I complete my breakfast every morning with a slice of toast and a cup of tea. For the toast I use challah or rye bread. Usually I’ll just put margarine on the toast but sometimes I’ll add a slice of cheese on top of it. On occasion I’ll schmeer the toast with cream cheese and add a couple of slices of lox. Problem is its becoming an obsession with me to make a decent piece of toast. I need a toaster that will give me toast that is more than served up warm bread.

I don’t trust any toaster oven so I find myself always having to keep my eye on it to see that the toast colour becomes golden just the way I like it. Lots of times I have to start over from scratch because I’ve burned the toast and there’s no way I’m going to scrape that black stuff off the top and then eat it. I seem to get best results when I toast the bread twice with the dial turned just past “light” rather than once with the dial on “dark.”

I still make better toast at home than what I get at a diner or restaurant, where the toast is seldom hot by the time it reaches my table. Room service toast is the worst — cold, seeped in butter and mostly tasteless.

In my day I’ve been through a number of toaster ovens. Like most appliances, they don’t make them like they used to. They’re not all steel anymore, substituting a lot of plastic parts. They seem to be a bit larger now so they can accommodate defrosting bagels, reheating muffins and warming buns. I once had a toaster oven that caused unsightly grid marks on the surface of the bread where the clamps that held each slice in place prevented browning. I’ve had toaster ovens where the top of the toast remains light but the bottom gets dark.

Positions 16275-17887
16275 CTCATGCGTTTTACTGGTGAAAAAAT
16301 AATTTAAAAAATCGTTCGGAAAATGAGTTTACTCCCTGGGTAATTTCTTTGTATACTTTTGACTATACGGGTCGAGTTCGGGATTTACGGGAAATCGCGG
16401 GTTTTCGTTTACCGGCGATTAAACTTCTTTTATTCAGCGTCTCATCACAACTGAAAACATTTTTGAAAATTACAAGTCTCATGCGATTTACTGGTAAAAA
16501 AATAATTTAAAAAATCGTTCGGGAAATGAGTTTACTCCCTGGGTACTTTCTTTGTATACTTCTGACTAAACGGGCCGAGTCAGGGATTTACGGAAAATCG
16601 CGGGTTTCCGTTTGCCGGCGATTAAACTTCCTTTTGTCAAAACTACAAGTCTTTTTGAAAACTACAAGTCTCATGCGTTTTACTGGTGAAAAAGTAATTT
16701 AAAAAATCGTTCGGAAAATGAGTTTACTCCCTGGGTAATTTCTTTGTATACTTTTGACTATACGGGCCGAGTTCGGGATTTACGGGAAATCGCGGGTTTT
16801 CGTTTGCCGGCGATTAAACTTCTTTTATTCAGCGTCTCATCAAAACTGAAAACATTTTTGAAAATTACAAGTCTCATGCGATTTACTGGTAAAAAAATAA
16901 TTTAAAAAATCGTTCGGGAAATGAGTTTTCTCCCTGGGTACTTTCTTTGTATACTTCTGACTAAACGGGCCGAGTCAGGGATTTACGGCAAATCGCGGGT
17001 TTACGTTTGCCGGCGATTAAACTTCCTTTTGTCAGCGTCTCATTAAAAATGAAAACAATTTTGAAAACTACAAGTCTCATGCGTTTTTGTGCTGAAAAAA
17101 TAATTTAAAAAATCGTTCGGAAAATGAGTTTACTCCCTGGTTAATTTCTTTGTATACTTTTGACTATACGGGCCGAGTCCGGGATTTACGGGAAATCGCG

Recently I had a toaster oven that caught on fire. I had left the toaster oven to go over to my computer to answer an email. As I smelled smoke I ran into the kitchen to see the toaster in flames. I pulled the plug and threw water on the toaster. Luckily the smoke did not set the detectors off.

In looking for a new toaster oven, I discovered one made by the Japanese company Mitsubishi Electric Corp. It’s called ‘The Bread Oven’ and it only has just one task; making a single piece of toast, flawlessly. The Bread Oven hit store shelves a couple of months ago. Focusing on the single slice of toast, it came up with a way to trap and seal moisture by placing the slice inside a metal box and transferring heat through two plates at temperatures as high as 260 degrees Celsius (500 degrees Fahrenheit).

I’m sure this makes a great piece of toast and even a klutz like me could handle the unit. Except for one minor detail, the asking price on Amazon is $439.98 plus $18.99 shipping. To be fair, The Bread Oven can also be used to make an array of variations on traditional toast, such as French toast, croque madame and cheese toasties. But I really have no desire to make or eat any of those.

Toaster ovens are usually on sale and I’ve never paid over $50 for any of the ones I’ve ever bought so I can never see myself paying such a large sum just to make toast. My fear is that if I did spend money that recklessly I might just end up on a breadline —begging for crumbs.

Perhaps, I should just forget about toast and take the advice of Marie-Antoinette (bride of France’s King Louis XVI) who supposedly at some point around 1789, when being told that her French subjects had no bread said “Qu’ils mangent de la brioche” -“Let them eat cake.”

Or else, just wait until the Chinese knock of a similar Bread Oven at a price I find affordable.

riben@videotron.ca

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